After months of preparation, chaotic vaccine rollout is inexcusable

NATIONAL AFFAIRS: U.S. must reckon with continued flaws in COVID-19 response as vaccine distribution, administration lag

Illustration of a syringe containing the COVID-19 vaccine, marked in terms of vaccine rollout phases and breaking in half to reveal the White House
Jericho Tang/Staff

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Almost as soon as COVID-19 began to spread in the United States, the public waited in anticipation as scientists raced to discover a vaccine that might lead the country back to pre-pandemic life.

Now that vaccines have gained federal approval, it seems many of our elected officials — tasked with overseeing the distribution and administration of vaccines, a Herculean effort — have also spent the past months twiddling their thumbs. 

Hiccups are to be expected in an undertaking of this caliber, but rather than use vaccination as an opportunity to rectify the disunity and dysfunction of the initial U.S. response to COVID-19, officials at all levels of government have once again dropped the ball.

California is no exception. As of Sunday, the state ranked in the bottom five U.S. states in number of vaccines administered relative to the total number distributed, at about only 30 percent. In an apparent effort to hasten vaccination, California Gov. Gavin Newsom recently made all Californians aged 65 or older eligible to receive a dose, immediately bumping them above other priority groups such as educators. But instead of injecting life into the state’s vaccination program, this pronouncement has only made the situation more confusing. Across California, system failures and website crashes have led to vaccines being administered to people who are not yet eligible to receive them.

The lack of adequate planning and clear messaging from state government and health officials is untenable, particularly now, as California works to fend off one of the worst spikes in COVID-19 cases and deaths since the start of the pandemic. The initial sluggish response to the pandemic helped fuel its spread nationwide. That many elected leaders seem not to have learned from missteps from almost a year prior is disappointing.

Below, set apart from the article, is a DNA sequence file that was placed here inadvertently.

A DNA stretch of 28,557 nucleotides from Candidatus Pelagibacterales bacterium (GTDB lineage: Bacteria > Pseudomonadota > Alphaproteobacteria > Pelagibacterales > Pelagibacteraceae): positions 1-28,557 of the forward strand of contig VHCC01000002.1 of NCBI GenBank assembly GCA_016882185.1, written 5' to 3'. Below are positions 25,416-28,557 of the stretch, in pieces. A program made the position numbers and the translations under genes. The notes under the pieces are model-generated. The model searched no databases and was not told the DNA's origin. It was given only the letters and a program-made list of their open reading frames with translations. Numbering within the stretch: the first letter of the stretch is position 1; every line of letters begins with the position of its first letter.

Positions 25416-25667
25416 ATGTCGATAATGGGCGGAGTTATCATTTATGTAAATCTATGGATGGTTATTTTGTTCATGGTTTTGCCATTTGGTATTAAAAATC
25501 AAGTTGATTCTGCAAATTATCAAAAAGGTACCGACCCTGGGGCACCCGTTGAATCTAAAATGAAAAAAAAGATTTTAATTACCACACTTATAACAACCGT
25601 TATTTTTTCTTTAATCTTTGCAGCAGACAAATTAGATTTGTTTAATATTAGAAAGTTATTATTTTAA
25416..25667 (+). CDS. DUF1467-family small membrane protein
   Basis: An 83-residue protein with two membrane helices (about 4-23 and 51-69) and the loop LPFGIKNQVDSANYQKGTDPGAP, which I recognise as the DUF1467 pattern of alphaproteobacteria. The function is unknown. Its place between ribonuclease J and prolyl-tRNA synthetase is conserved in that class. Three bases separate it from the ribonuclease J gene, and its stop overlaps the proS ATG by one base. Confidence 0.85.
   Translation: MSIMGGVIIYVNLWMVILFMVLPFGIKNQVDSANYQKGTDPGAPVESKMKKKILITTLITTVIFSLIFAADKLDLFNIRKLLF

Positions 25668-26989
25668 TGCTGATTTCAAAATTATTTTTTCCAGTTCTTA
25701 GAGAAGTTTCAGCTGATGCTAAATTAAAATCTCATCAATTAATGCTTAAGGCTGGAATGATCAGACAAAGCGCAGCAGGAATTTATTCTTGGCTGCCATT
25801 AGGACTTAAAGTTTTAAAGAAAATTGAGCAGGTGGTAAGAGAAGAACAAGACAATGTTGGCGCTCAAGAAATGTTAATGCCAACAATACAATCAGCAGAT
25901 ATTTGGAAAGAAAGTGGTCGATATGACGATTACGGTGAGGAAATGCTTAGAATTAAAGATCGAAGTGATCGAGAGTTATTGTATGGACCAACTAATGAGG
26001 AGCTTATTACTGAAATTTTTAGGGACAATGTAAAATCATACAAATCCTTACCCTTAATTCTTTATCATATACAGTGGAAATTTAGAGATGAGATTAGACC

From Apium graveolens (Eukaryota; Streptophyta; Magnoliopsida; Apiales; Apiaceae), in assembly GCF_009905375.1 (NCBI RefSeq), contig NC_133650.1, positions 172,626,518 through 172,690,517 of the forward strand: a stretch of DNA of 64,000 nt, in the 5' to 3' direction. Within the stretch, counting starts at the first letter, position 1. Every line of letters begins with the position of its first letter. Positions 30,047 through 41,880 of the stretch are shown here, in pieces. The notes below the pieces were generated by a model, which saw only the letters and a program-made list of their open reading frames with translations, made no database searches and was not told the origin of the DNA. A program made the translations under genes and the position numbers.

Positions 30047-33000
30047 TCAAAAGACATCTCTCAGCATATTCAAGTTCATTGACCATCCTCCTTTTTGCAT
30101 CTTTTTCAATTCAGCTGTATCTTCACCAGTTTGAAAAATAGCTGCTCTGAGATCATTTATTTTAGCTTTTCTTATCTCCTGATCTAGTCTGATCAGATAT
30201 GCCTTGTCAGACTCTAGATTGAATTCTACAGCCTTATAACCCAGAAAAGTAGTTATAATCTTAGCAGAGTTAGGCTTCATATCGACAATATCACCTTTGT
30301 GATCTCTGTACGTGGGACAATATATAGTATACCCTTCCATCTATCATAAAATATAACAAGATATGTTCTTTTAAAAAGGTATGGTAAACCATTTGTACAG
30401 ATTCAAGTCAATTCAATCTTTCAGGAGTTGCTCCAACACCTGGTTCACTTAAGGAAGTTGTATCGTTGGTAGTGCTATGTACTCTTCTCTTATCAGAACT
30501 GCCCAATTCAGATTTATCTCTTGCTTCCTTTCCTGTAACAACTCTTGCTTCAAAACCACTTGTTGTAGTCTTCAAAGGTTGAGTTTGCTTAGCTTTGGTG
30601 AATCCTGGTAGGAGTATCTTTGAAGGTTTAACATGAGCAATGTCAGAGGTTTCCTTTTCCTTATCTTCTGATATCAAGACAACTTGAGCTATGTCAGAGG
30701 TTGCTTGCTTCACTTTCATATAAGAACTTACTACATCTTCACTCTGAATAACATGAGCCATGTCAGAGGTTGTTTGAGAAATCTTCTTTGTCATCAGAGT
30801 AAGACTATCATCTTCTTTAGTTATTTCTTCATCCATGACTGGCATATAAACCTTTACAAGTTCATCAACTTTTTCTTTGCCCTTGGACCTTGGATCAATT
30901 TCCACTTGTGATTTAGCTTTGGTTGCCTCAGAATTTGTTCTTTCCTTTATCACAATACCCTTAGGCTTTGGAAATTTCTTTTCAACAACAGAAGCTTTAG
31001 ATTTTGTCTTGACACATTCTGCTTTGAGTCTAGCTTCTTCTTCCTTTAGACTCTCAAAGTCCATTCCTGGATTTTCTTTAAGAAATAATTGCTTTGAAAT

Compared to other parts of California, Berkeley has done an impressive job coordinating vaccination. While Berkeley remains in the first phase of vaccination and the process is gradual, the city reports it has administered more than 90 percent of allotted doses, far outpacing California and the United States as a whole.

As Berkeley awaits more doses, city officials must spend this time wisely, deciding exactly who will receive the vaccine and when, so new doses can be administered as soon as they become available. As the city gears up to vaccinate larger swaths of the population, leaders must also secure vaccination centers that are accessible and staffed with enough health care workers trained to administer the vaccine in order to preempt further delay. 

Today marks the eve of the inauguration of President-elect Joe Biden. As he looks to break from his predecessor, developing a unified and deliberate national approach to vaccination must become a top priority. There must also be a coordinated effort to restore American trust in the safety and necessity of the vaccine, as widespread misinformation continues to threaten what has been a shaky start to inoculation.

Thus far, the COVID-19 pandemic has been a show of American malfunction. The moral and mortal costs of further malfunction have not yet been higher.

Editorials represent the majority opinion of the editorial board as written by the spring 2021 opinion editor, Jericho Rajninger.